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Banning Debarking
Mass. House approves a bill prohibiting a controversial surgery

Last week the Massachusetts’ House of Representatives approved a bill banning debarking surgeries by an overwhelming margin of 155-1. If approved by the Senate, the bill would make Massachusetts the first state to put such a law in place.

HR 344 prohibits the devocalization of dogs and cats unless a licensed veterinarian deems the procedure medically necessary. 

I realize that debarking, as with any surgery, puts animals at a risk. In most cases, devocalization is unnecessary and the problem can often be solved with training. But what about when a barking problem is coming between keeping a beloved pet and adding yet another pup to the growing shelter population?   

A year and a half ago, one of my friends added a puppy to her family. Despite her efforts to socialize him and bring him to puppy classes, he started to become reactive to everything -- dogs, people, and even the television. 

She’s dedicated the last year to working on counter conditioning, reading books and watching DVDs on the topic, taking him to group classes and private sessions with a professional trainer, but she’s only made marginal progress.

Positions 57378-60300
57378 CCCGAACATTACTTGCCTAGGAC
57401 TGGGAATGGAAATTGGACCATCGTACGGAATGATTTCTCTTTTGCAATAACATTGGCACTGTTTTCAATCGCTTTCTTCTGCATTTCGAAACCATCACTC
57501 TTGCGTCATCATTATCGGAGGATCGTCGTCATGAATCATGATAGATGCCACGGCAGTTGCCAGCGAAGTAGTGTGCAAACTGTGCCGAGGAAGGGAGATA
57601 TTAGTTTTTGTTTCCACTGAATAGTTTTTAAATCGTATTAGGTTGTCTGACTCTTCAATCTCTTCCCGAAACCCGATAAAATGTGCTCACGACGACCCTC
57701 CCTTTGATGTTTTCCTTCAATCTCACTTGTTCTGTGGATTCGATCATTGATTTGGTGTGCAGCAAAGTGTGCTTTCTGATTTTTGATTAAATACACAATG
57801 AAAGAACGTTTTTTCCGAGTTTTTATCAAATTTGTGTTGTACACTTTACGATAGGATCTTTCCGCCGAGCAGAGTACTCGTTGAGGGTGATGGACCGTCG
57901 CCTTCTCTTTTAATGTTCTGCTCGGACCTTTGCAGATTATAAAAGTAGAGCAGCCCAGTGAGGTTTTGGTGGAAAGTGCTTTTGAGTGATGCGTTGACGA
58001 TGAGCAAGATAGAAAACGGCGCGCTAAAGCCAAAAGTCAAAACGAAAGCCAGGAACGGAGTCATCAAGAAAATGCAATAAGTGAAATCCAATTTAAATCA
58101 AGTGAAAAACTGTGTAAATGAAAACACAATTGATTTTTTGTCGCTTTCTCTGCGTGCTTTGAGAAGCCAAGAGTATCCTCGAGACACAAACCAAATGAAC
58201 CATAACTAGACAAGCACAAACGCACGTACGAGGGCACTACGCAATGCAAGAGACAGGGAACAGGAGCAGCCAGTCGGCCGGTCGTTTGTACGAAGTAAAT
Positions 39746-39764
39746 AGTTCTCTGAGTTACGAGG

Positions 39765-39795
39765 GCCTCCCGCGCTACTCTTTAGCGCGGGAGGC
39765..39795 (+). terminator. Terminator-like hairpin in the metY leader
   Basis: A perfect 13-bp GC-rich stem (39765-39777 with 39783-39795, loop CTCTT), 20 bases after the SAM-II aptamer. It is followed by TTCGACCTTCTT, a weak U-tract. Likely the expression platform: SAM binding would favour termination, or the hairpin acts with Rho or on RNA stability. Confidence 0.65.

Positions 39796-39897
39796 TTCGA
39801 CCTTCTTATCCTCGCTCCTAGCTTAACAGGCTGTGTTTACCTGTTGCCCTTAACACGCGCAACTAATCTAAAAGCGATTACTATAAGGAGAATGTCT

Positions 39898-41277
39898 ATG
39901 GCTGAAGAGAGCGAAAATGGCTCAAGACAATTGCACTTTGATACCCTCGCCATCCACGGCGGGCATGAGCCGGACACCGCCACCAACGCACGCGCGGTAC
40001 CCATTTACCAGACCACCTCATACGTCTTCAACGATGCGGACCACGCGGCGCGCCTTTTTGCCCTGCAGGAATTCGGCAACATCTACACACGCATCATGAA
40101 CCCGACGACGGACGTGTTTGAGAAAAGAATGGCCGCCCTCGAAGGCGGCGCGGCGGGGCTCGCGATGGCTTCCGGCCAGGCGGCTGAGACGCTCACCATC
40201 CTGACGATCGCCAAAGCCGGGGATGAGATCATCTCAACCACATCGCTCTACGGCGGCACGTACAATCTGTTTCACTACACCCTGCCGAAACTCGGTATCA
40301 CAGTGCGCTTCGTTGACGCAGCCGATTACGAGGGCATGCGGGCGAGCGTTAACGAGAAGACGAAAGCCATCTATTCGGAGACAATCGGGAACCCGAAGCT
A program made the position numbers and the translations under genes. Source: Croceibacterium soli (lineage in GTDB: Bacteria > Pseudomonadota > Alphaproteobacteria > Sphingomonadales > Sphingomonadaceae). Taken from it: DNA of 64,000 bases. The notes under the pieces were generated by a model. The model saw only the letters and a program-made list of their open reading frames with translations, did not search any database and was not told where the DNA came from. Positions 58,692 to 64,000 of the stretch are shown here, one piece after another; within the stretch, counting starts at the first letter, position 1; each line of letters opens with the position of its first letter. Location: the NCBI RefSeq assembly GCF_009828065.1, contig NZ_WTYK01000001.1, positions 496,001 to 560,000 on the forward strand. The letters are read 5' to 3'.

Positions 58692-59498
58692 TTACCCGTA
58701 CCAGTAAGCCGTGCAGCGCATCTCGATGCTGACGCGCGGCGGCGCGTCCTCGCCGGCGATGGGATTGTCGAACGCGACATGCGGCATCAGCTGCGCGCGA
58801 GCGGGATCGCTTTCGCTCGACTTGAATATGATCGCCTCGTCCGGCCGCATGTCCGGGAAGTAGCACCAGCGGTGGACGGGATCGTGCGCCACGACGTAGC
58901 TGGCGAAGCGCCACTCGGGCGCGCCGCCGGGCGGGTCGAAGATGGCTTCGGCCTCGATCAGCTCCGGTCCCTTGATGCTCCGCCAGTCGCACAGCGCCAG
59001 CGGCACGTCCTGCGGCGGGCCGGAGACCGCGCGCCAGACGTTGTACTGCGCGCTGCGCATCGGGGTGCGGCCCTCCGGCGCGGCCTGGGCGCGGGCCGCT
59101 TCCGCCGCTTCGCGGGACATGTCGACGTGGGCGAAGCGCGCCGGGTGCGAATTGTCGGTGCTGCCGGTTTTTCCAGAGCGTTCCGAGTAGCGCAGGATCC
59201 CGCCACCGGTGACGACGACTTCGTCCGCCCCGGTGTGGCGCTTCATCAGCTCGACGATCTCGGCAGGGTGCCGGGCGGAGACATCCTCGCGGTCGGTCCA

Now the behavioral problem is starting to jeopardize her housing situation and makes it difficult to even walk her dog down the street. Debarking has been suggested to her, but it’s obviously not an easy decision. She’s hesitant, but her options are running out.

I think there are good reasons for the debarking ban, and I don’t think devocalization should ever be a matter of convenience to replace training, but I’m not sure if debarking should be entirely banned.

Where do you stand?

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JoAnna Lou is a New York City-based researcher, writer and agility enthusiast.

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